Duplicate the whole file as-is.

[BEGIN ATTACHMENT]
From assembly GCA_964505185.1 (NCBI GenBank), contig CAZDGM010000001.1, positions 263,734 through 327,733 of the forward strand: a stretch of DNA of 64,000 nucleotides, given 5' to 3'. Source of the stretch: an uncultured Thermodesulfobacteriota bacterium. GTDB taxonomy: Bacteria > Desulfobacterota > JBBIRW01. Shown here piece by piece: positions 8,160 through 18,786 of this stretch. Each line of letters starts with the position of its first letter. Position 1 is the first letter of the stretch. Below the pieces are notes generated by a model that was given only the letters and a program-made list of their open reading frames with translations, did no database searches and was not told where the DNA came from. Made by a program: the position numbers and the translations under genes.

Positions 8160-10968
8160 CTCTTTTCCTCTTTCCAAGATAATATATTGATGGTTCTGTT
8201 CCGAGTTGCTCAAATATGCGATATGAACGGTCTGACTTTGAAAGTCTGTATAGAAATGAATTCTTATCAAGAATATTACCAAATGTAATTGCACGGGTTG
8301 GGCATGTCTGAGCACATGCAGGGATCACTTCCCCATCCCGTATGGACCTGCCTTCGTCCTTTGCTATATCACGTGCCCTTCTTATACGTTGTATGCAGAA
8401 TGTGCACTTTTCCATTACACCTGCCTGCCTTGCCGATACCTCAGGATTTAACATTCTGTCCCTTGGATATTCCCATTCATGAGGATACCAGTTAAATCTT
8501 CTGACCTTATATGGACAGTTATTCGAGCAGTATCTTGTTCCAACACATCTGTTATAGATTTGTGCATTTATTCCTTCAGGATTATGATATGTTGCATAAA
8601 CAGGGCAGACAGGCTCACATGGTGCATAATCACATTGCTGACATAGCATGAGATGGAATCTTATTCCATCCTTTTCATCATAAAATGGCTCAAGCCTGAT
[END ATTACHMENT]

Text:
From assembly GCA_964505185.1 (NCBI GenBank), contig CAZDGM010000001.1, positions 263,734 through 327,733 of the forward strand: a stretch of DNA of 64,000 nucleotides, given 5' to 3'. Source of the stretch: an uncultured Thermodesulfobacteriota bacterium. GTDB taxonomy: Bacteria > Desulfobacterota > JBBIRW01. Shown here piece by piece: positions 8,160 through 18,786 of this stretch. Each line of letters starts with the position of its first letter. Position 1 is the first letter of the stretch. Below the pieces are notes generated by a model that was given only the letters and a program-made list of their open reading frames with translations, did no database searches and was not told where the DNA came from. Made by a program: the position numbers and the translations under genes.

Positions 8160-10968
8160 CTCTTTTCCTCTTTCCAAGATAATATATTGATGGTTCTGTT
8201 CCGAGTTGCTCAAATATGCGATATGAACGGTCTGACTTTGAAAGTCTGTATAGAAATGAATTCTTATCAAGAATATTACCAAATGTAATTGCACGGGTTG
8301 GGCATGTCTGAGCACATGCAGGGATCACTTCCCCATCCCGTATGGACCTGCCTTCGTCCTTTGCTATATCACGTGCCCTTCTTATACGTTGTATGCAGAA
8401 TGTGCACTTTTCCATTACACCTGCCTGCCTTGCCGATACCTCAGGATTTAACATTCTGTCCCTTGGATATTCCCATTCATGAGGATACCAGTTAAATCTT
8501 CTGACCTTATATGGACAGTTATTCGAGCAGTATCTTGTTCCAACACATCTGTTATAGATTTGTGCATTTATTCCTTCAGGATTATGATATGTTGCATAAA
8601 CAGGGCAGACAGGCTCACATGGTGCATAATCACATTGCTGACATAGCATGAGATGGAATCTTATTCCATCCTTTTCATCATAAAATGGCTCAAGCCTGAT